By Scott Calvert
A Philadelphia judge on Monday dismissed the beverage industry's legal effort to block the city's planned tax on sugary and sweetened drinks, clearing the way for the levy to take effect Jan. 1.
The president of the Pennsylvania Food Merchants Association, one of the plaintiffs in the lawsuit, said the industry coalition fighting the tax would appeal the ruling.
But stores are getting ready for the tax to take effect. "Our members are preparing and training their employees who work in the checkout line to inform customers why in some cases the cost of beverages is going to double," said David McCorkle, president of the association, whose members include about 300 convenience stores and supermarketsin Philadelphia.
"A lot of people are going to be going across county lines to buy these sweetened beverages," he added.
Philadelphia in June became the first large U.S. city to pass a tax on soft drinks after the City Council approved a tax of 1.5 cents per ounce on nonalcoholic beverages with added sweeteners, ranging from soda to sports drinks and energy drinks. Philadelphia Mayor Jim Kenney pushed for the tax on distributors as a way to raise $91 million annually for prekindergarten and other city services.
Five other local U.S. governments, including San Francisco, Oakland and Albany, Calif., Boulder, Colo., and Cook County, Ill., followed suit with similar measures.
Beverage companies and retailers sued Philadelphia in September, arguing the tax is unconstitutional because such drinks already are subject to a state sales tax, and Pennsylvania law prohibits cities from imposing duplicate taxes.
But Judge GaryGlazer of the Philadelphia Court of Common Pleas rejected those arguments and dismissed the lawsuit in its entirety.
Mr. Kenney said the decision goes beyond vindicating legal principles. "It is victory for Philadelphians, who have waited far too long for investment in their education system and in their neighborhoods," Mr. Kenney said in a statement, calling on the beverage industry to accept the ruling.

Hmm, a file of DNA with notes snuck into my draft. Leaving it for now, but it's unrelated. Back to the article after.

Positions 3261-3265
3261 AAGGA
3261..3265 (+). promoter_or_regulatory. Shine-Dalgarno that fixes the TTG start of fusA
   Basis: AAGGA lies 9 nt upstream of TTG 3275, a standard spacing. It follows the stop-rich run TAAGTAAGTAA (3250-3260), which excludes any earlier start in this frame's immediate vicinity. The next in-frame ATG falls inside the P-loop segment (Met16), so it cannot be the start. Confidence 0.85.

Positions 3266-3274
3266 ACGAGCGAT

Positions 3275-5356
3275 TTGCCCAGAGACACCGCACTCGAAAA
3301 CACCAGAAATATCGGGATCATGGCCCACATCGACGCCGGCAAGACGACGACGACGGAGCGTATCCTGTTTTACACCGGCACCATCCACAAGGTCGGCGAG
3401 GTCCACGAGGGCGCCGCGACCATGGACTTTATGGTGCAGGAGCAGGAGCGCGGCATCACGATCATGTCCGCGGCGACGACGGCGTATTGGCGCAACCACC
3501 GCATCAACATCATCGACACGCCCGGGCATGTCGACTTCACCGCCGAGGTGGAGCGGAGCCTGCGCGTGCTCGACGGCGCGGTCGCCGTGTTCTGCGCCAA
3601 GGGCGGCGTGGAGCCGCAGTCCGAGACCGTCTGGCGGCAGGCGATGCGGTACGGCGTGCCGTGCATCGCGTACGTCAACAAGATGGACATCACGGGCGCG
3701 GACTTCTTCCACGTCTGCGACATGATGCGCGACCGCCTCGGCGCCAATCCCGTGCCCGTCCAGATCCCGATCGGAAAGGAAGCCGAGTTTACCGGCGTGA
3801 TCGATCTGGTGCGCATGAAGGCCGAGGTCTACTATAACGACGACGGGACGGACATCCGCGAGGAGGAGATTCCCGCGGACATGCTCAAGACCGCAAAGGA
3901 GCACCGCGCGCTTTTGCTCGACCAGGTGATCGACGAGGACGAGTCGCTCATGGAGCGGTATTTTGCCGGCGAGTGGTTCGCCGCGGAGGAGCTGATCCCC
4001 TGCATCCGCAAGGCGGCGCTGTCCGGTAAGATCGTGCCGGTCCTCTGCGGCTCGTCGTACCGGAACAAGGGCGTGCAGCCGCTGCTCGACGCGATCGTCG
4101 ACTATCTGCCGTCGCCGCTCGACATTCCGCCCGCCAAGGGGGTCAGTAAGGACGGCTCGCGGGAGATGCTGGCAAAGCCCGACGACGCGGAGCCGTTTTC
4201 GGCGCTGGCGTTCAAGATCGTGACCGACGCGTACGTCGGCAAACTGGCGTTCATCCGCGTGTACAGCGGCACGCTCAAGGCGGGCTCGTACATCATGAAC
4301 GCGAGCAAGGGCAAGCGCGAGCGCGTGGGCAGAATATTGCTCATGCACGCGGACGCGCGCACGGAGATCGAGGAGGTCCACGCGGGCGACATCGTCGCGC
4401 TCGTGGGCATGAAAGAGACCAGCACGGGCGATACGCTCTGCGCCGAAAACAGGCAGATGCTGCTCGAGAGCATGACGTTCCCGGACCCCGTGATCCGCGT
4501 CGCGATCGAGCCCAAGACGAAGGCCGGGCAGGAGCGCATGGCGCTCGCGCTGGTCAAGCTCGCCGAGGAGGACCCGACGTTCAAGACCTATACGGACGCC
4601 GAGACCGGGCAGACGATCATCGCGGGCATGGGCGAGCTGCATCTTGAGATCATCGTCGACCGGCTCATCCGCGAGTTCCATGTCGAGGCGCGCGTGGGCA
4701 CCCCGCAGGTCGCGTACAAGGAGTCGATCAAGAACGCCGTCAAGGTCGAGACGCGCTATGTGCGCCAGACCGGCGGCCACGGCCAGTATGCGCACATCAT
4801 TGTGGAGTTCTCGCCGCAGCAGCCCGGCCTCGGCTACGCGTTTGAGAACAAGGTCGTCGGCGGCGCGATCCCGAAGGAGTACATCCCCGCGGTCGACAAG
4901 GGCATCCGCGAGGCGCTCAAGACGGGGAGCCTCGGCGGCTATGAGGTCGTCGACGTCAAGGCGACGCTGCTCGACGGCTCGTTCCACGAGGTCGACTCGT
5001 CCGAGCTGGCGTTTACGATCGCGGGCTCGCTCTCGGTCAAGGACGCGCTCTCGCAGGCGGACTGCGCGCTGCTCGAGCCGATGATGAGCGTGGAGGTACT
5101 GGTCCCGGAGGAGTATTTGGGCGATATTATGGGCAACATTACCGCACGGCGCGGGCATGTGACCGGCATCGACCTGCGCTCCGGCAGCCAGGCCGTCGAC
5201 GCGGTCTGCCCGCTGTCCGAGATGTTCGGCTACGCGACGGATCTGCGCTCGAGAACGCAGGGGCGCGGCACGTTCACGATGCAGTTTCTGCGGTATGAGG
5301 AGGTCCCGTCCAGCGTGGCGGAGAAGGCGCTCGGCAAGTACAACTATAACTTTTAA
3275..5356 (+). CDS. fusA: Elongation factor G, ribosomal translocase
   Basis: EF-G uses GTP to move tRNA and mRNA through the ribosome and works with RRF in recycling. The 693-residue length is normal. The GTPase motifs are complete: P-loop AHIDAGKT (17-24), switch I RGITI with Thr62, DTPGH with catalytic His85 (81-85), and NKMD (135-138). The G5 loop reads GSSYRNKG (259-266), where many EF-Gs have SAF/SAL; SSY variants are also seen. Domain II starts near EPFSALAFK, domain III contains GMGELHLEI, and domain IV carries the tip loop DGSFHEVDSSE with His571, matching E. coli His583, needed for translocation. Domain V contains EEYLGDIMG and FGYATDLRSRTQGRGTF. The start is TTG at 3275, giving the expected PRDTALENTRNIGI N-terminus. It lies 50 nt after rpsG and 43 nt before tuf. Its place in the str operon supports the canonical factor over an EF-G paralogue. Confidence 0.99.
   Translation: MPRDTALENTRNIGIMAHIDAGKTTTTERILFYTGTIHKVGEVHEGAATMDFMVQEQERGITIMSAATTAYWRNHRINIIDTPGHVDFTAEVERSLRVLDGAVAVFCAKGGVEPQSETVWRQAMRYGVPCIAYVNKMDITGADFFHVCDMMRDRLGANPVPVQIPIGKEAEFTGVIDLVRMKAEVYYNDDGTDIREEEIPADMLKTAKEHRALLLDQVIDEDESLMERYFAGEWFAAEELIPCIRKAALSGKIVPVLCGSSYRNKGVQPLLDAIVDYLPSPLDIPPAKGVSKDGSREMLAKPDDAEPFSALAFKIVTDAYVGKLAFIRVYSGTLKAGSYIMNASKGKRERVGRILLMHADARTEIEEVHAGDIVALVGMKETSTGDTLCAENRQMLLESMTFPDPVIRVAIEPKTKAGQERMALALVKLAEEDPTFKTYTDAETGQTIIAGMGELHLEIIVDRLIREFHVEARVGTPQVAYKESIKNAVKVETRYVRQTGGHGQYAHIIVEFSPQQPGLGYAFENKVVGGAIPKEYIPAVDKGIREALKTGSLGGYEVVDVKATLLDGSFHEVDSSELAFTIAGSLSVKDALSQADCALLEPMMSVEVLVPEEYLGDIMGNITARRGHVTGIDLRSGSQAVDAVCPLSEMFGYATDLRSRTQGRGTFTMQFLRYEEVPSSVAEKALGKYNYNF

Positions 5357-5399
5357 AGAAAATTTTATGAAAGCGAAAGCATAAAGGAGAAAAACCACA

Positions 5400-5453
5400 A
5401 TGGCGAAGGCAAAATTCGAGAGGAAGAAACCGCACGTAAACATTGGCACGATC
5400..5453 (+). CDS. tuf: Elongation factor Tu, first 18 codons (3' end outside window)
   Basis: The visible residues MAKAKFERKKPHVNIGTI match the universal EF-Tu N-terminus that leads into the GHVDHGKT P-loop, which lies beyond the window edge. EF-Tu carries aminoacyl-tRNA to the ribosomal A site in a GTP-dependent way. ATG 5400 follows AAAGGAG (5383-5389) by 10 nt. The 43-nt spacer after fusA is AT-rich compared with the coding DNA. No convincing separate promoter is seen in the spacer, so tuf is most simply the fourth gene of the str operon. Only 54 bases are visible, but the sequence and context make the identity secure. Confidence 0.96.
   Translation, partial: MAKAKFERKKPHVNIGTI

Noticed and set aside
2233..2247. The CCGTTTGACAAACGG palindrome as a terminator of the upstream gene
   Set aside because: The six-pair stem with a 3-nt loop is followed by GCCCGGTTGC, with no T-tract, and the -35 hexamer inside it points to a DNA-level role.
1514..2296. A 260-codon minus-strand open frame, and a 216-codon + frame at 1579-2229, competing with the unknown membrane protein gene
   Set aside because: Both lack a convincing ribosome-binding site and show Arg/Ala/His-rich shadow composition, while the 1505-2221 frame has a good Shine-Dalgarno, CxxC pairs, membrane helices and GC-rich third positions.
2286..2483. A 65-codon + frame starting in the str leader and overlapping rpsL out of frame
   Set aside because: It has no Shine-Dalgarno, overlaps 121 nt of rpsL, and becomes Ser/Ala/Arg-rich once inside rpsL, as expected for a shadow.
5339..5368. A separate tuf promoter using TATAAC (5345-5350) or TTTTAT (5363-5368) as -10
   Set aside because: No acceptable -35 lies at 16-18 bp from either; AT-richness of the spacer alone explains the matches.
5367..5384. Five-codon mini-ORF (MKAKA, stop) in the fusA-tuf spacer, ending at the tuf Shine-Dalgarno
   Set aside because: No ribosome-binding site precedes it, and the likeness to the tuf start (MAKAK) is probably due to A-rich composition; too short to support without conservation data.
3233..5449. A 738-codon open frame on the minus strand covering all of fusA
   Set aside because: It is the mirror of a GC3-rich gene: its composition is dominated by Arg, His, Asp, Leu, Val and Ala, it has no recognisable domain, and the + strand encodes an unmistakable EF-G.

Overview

The lawsuit also claimed cities or states are barred from taxing items including sweetened drinks that are purchased with federally funded food stamps under the Supplemental Nutrition Assistance Program, or SNAP.
Philadelphians Against Grocery Tax Coalition, a group of local business owners and individuals opposed to the tax, issued a statement saying: "We will continue to oppose this discriminatory and regressive tax, which is not a sustainable revenue source to support important initiatives like pre-K programs. Philadelphiafamilies will be shocked in January when prices jump on more than one thousand common beverages, including teas, soft drinks, juice drinks and no-calorie and low-calorie options."
Other plaintiffs include the American Beverage Association, the beverage distributors and two city residents.
Commissioners in Cook County, Ill., last month narrowly approved a penny-per-ounce tax on soda and other sweetened beverages, hoping to raise more than $200 million a year.
Also last month, voters in San Francisco, Oakland and Albany, Calif., passed ballot measures to impose a penny-per-ounce levy on nonalcoholic drinks with caloric sweeteners, while Boulder, Colo., residents approved a tax of two cents an ounce.
Berkeley, Calif., in 2014 became the first U.S. city to pass a tax on sweetened beverages.
Write to Scott Calvert at firstname.lastname@example.org
(END) Dow Jones Newswires
December 19, 2016 16:14 ET (21:14 GMT)
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